First Emperor Qin’s Mausoleum – the Real Story
The elaborate burial site is located at the northern foot of the Lishan Mountains in the Shaanxi Province. The tomb, Qinshihuang Mausoleum was built for Emperor Qinshihuang, founder of the first unified empire in Chinese history. The large burial site contains life sized terracotta soldiers and horses, bronze chariots and weapons among other interesting artifacts. It is testament to the unprecedented political, military and economic power wielded by the Qin Dynasty and to the way it advanced the social, cultural and artistic aspects of the empire.
This now famous archaeological site, most well known for the thousands of terracotta soldiers standing guard over the First Unifier of China, has a much more interesting back story making it more than simply an impressive burial site for a very important emperor.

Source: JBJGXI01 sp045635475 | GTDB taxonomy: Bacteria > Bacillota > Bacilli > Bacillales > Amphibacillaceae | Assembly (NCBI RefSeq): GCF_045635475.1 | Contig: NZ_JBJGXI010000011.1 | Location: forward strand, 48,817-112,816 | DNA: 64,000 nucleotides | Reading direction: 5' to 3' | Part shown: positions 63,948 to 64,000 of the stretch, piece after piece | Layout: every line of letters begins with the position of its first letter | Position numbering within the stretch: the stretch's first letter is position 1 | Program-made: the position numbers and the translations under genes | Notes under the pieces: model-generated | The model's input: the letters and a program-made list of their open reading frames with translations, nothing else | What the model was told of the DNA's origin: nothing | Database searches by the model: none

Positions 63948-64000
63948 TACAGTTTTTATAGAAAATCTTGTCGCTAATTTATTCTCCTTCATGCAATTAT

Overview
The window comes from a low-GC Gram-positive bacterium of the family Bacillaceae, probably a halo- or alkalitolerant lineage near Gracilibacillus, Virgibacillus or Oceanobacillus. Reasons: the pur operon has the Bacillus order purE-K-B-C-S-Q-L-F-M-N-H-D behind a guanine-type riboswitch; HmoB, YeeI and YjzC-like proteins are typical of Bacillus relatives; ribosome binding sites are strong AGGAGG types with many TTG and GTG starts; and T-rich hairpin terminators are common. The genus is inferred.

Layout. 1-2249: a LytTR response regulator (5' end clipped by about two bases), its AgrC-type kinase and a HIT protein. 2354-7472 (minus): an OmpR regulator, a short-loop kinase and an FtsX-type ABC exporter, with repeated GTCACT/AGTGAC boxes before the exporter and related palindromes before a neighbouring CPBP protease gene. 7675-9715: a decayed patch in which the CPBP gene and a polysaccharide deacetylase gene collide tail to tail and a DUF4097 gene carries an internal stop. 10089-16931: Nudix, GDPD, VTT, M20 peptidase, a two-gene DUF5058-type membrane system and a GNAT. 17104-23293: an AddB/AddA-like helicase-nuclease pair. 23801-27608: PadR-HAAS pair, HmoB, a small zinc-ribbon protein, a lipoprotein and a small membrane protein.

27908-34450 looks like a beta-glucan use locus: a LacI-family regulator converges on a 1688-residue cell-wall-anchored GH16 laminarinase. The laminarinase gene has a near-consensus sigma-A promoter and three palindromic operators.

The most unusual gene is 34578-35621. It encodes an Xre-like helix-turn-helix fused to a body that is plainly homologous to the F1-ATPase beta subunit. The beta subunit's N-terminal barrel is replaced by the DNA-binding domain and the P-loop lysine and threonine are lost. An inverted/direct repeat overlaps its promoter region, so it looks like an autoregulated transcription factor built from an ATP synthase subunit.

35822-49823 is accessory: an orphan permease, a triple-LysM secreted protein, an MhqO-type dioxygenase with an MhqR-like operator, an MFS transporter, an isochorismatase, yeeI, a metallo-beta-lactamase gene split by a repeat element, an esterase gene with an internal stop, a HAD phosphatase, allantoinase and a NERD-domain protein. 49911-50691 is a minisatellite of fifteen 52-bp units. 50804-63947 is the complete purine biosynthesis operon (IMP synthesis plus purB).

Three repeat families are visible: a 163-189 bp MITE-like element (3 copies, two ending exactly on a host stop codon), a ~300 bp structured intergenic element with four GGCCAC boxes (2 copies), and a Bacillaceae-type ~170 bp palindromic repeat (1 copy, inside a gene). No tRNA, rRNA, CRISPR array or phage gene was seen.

Documented by historian Sima Qian, the 38 year process seemed almost an exaggeration. Qian made outlandish claims, one such claim was that it took 700,000 workers to complete the project. When the 20 square-mile site was finally discovered in the 1974, the claims seemed vastly more reasonable. That is about 18, 421 workers a year over 38 years. This means multiple generations of craftsmen and other workers might have all lived their entire lives working on this monument. To this day, only a tenth of the site has been excavated.
Qian also tells us in his documentation that mercury was used to recreate the hundred rivers of China. When the site was excavated high levels or mercury were found in the soil above the site. But perhaps the most shocking claim Qian makes is that the craftsmen were walled up inside to protect the secret knowledge of the the burial site’s location.
These days the awe inspiring and somewhat gruesome site is a favored tourist attraction.